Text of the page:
FACTS AND F ACETIÆ. Boast more of the penny saved than of the shilling squandered. Politicians make fools of themselves; pettifog- gers make fools of others; and pretty girls make fools of both. Dr. Johnson says, Good actions are never lost or thrown away." That is probably the reason why one so seldom meets with them. All our Arctic explorers have enjoyed one impor- tant advantage; in their deadliest perils they always keep cool. If a cause be good, the most violent attacks of its enemies will not injure it so much as an injudicious support of its friends. A country editor thinks that Richelieu, who de- clared that the pen was mightier than the sword," ought to have spoken a good work for "scissors." Jerrold called scissors "an editor's steel pen." An old maid who hates the male sex most venomously, cut a female acquaintance recently, who complimented her upon the.buoyancy of her spirits. The most remarkable instance of indecision we ever heard of was that of the man who sat up all night because he could not decide which to take off first, his coat or his boots. A sovereign once broken into, soon goes, and it is the same with a resolution. A resolution un- broken is hard as gold; once change it, and it is thrown, as it were, into so many coppers, and rapidly melts away. An apothecary asserted in a large company that all bitter thing were hot." "No," replied a physician, "a bitter cold day is an exception." Scrutinise a lawyer closely when he advises you to avoid litigation, and a doctor when he drinks your health. The earth is a tender and kind mother to the husbandman; and yet at one season he always har- rows her bosom, and at another plucks her ears. The Good Old Times. 1531. Paid 14s. 8d., the expense of bringing a heretic from London, and for one and a half load of wood to burn him, 2s. for gunpowder, Id.; a stake and staple, Sd.Recorcts of the Corporation of Canterbury. In Stratham Church is the following singular in- scription-which may be accounted strange, if true- Elizabeth, wife of Major-General Hamilton, who was married 47 years, and never did one thing to dis- oblige her husband." The Ladies.—The following poetical effusion is said to have been uttered by a matter-of-fact gentle- man on proposing the health of the ladies :— God bless our wives; They fill our hives With little bees and honey. They ease life's shocks. They mend our socks— Bat don't they spend oar money When we are sick They heal us quick— That is, if they do love us; If not, we die. And then they cry, And raise tombstones upon us." What is the difference between de blank verse and de poetry P said Sambo to a brother negro. Oh, that is very easy," replied darkey- I go to mill dam, Fall down slam. That de poetry. I go to mill dam, Fall down whoppo. That de plank verse." A Little Pedantry.—A gentleman driving through the United States of America desired to make his importance appear by his words, and having studied considerably on his journey, he drove up to a country inn, and to the astonishment of the youthful ostler, commenced—" Boy, extricate this quadruped from the vehicle, stabulate him, denote him an ade- quate supply of nutritious aliment, and when then the Aurora of morn shall illuminate the oriental horizon I will award you a pecuniary compensation for your amiable hospitality." The boy was dumb- founded, and, rushing into the house, said, Maister, maister, here's a Dutchman wants to see you It's Well it is no Worse.—After the American revolutionary war, Goorge III. ordered a thanksgiving to be offered up throughout the kingdom. A noble Scotch divine, addressing his Majesty upon the sub- ject, inquired—"For what are we to return thanksP That your Majesty has lost thirteen of your best pro- vinces?" The king answered, "No." "Is it then I that your Majesty has lost 10,000 lives of your sub- jects in the contest ?" "No, no, said the king." Is it, then, because you have lost a hundred millions of money, and for the defeat and tarnish of your Majesty's arms?" "No such thing," said the king, pleasantly, What, then, is the object of the thanks- giving ? Oh, to give thanks that it is no worse." "Fact, gentlemen," said a traveller, who was giving a crowd of gaping listeners an account of the strange things he had seen during his peregrinations in the far West; "the trees are so close together in Arkansas that you may travel for days together with- out finding them more than three feet apart; and then the game! such vast numbers of buffalo, and bears and wild cats; but in all the world I never saw such deer!" "What of the deer?" asked a sharp eyed descendant of Nimrod. Oh, the biggest, bouncing bucks you ever saw, was the reply. Why, my dear sir, the woods are perfectly alive with them, charging ab^t ™ great branching horns full four feet apart." Well, kj1*' if trees are only throo feot apart* and the deers £ orns fo?1* want you to tell me how they get through ? said Nimrod. Oh, well, that's their look-out, said the traveller. I have nothing to do with that." Parr and Lamb.—When Dr. Parr—who took only the finest tobacco, used to half fill his pipe with sa.lt, and smoked with a philosophic calmness saw Lamb, smoking the strongest preparation of the weed, puffing out smoke like some furious enchanter, he gently laid down his pipe and asked how he had ac- quired his power of smoking at such a rate ? Lamb replied, I toiled after it, sir, as some men toil after virtue."—Talfourd's "Life of Lamb." A Horrified Dandy.-A dandy, who was seated on the balcony of a Saratoga hotel, among a large company, was exquisitely dressed, and very highly perfumed with musk, which is very disagreeable to wme persons. A plain farmer happening to pass near him, commenced snuffing suspiciously, and, looking around him for the cause of jihis musky effluvia, he soon smelt out the dandy, and thus addressed him I say, mister, I can tell ye what'll take that smell out of yer clothes: just bury 'em under ground for a week. By uncle ran against a skunk once, aqd but before the sentence was finished the enraged dandy sped from the crowd to escape the shQluta of laughter, while the innocent farmer, who only meant to do him a kindness, was wondering what caused his sudden departure.—The American Joe Miller.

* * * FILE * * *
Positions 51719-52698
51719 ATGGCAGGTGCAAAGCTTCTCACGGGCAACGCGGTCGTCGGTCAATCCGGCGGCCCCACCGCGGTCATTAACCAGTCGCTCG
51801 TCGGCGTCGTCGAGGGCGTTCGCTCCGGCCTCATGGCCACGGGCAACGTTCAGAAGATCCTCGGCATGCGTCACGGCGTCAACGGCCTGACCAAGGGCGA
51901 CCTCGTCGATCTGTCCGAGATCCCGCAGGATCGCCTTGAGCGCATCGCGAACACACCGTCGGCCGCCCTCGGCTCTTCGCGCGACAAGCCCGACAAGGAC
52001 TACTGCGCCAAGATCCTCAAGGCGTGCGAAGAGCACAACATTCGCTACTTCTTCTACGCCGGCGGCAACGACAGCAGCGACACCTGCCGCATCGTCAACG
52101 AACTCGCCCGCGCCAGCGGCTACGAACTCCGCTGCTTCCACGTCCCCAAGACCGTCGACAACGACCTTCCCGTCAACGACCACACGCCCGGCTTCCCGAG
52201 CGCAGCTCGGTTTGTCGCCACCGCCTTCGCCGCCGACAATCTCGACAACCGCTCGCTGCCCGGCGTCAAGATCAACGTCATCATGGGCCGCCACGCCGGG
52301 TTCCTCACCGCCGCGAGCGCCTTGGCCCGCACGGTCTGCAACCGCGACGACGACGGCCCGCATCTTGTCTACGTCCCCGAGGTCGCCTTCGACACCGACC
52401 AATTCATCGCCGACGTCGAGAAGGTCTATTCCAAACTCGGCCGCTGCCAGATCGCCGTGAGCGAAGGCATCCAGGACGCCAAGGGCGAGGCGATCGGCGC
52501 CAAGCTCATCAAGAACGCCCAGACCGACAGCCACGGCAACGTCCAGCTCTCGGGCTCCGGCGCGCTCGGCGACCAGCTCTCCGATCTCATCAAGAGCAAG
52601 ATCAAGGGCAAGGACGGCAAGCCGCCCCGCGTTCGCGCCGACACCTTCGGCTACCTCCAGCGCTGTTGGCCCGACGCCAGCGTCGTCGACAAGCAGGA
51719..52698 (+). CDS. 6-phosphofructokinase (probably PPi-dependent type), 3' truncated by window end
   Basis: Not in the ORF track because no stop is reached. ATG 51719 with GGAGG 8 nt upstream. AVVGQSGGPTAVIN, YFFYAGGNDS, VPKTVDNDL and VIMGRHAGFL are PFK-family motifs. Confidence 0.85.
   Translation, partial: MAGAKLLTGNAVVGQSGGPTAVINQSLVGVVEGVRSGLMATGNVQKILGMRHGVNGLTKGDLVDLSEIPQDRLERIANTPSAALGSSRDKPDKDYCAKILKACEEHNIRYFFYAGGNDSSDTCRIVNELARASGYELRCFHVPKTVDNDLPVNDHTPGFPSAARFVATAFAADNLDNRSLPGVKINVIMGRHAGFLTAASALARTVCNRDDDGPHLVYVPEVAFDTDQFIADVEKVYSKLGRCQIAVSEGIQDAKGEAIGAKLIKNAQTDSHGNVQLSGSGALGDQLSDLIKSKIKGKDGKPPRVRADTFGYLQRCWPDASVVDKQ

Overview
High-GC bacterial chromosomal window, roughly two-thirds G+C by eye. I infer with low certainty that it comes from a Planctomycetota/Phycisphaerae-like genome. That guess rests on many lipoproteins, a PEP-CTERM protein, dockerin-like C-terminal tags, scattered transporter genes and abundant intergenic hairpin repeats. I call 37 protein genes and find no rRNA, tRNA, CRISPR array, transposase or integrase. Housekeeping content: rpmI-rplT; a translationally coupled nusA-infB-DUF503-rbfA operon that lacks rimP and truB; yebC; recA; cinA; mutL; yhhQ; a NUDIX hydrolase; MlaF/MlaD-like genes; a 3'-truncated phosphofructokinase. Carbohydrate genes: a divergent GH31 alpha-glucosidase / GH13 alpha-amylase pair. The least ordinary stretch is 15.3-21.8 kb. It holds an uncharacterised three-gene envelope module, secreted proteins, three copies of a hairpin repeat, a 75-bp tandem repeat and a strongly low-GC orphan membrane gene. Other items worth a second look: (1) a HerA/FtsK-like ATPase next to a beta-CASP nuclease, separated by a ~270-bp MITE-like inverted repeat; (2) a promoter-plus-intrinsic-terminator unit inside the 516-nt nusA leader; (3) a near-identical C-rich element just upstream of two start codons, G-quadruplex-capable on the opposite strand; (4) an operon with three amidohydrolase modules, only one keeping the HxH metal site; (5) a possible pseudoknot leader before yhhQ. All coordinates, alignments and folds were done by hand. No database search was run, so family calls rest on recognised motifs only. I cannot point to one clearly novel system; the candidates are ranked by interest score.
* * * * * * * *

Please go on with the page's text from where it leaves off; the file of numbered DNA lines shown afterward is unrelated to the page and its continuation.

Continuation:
MR. DISRAELI ON THE RESULT OF THE ELECTIONS. The three newly-elected members for Bucks were entertained at dinner on Wednesday, at the Swan Hotel, Newport Pagnell, by their constituents. Mr. Disraeli, in the course of a speech of considerable length, observed: I cannot see myself that the result of the present election, so far as it has yet gone, is one which should cause any diminution of confidence in the great Conservative party in the country, and if we calmly consider the matter, I think I shall be able to offer reasons for that opinion. I will take a large aLd general view of the subject; accepting the returns of our opponents, I have no hesitation in saying that the Con- servative party in the new Parliament, when it meets, will not be inferior in numbers to the numbers that sup- ported .Lord Derby after the general election of 1859 (cheers). Let us admit, for argument's sake, that our opponents gain twenty members in these elections. Well, if they gain twenty you will find really that the state of parties is much the same when Parliament has met, and when the House of Commons has fallen into shape, to what it was when Parliament was dissolved. There are such things as petitions. These must an be decided on. By this time next year, when the House of Commons has fallen into its natural and legitimate shape, I believe it will be found that the position of parties is almost identical, so far as numbers are concerned, with what it was in the last Parliament. Considering that the Liberal party have been, for many years, in one form or another, in a position of authority; considering that the present Government has itself had the advantage of all the patronage of the country for the last six years; considering that the administration (I have never denied it) has been an able and successful administration, it is wonderful that under such circumstances a Conservative and constitutional opposition should be returned amount- ing to nearly 300 members. Gentlemen, the very case of the Government proves that there must be some strong reason for this. The English people know that there are principles afloat advocated by persons of talent and authority, hostile to the institu- tions of the country, though not openly avowed by the ministry. The people of this country, by their unerring instinct, know that the advocates of these opinions, which are hostile though not avowedly hostile, to the existing institutions, are the allies of the very Government which, while not openly sanctioning, recognises and sympathises with them in those principles and opinions. It is the unwisest thing men can do to" undervalue their opponents. The supporters of the present administration tell us, "It is absurd to say the institutions of the country are in danger." It is very well to say that our insti- tutions are not in danger. But on whom does the present or any Liberal Government more mainly de- pend than on Mr. Bright ? "c Mr. Bright is a man such that it were the greatest folly in the world to depre- oiate his abilities, or to look on his position as one of inferior quality, Mr. Bright is a member of the Heuse of Commons, who, as an orator and a man of great energy and determination, is second to no one. Mr. Bright tells us with the greatest candour and clear- ness what his particular opinions are, and what is the policy which he not only thinks the country ought, to pursue, but which, if the present administration continues a little longer in power, will ultimately be pursued. He never conceals his objects. He wants to change the tenure of laud in this country, Why, the tenure of land is the vital principle of society, and from that our institutions have drawn their specific character. Mr. Bright tells us, I am opposed to ecolesiastical institutions, and I hope to see the day when they shall be put an end to." Mr, Bright is opposed to the law of primogeniture; he holds it to be the duty of an English ministry to effect the complete emancipation of the land of England from the laws which govern it. Mr. Bright never conceals his opinions. His opinions, conceived in conscience, will be propagated with energy and recom- mended by unrivalled eloquence. Observe the posi- tion of Mr. Bright. Mr. Bright, in the last Parliament, was isolated. But Mr. Bright BOW is surrounded in the present House of Commons by a considerable body of members—men of talent, energy, and eloquence, which will make him a very considerable power. Do you think that any Government, because it calls itSblf Liberal, can keep Mr- Bright, the head of such a party, like a servant in the pantry, or waiting in the hall, while they are on the Treasury benches and in places of authority. It is quite impossible. It is, I am confident, from the instinct Englishmen have, that there is danger of this kind ahead, that we have this large Conservative opposition elected to Parliament. And it when Parliament meets we find an opposition numerically scarcely less, and which practically and ?r j j. ,1Ile8.s far better combined, I think we should be yielding to a panic for whioh there is no foundation, if we were to entertain for a moment the opinion that the power and influence of the Conservative party in this country are di- minished by the elections. On the contrary, I say it has been increased and confirmed, and that considering the circumstances under which the elec- tions take place, we have gone through the trial with undiminished energy and marvellous resources. The result of these elections to the Conservative party is one which ought to make them proud. If we had ob- tained a small increase of numbers we might have ob. tained the Government of the country, but we could not have maintained it witaout a decided majority. The Government have gained they say fifteen, they may have gained twenty, seats. It is my opinion .ha,t when Parliament meets and is properly settled into shape, there will be a Conservative party acting thoroughly in unison, not inferior in numbers to that which in the late Parliament eertainly, by the ad- mission of all parties, exercised a most important con- trol over the conduct of the Government That I be- lieve is a state of things which ought to encourage all those who are endeavouring to preserve the con- stitution in Church and State, and I am sure that if the spirit which animates this county be maintained, no danger to the institutions which we love and vene- rate can ever occur (loud cheers). "The Health of the Duke of Buckingham" was afterwards given and responded .to, and the assembly shortly afterwards broke up. ♦ J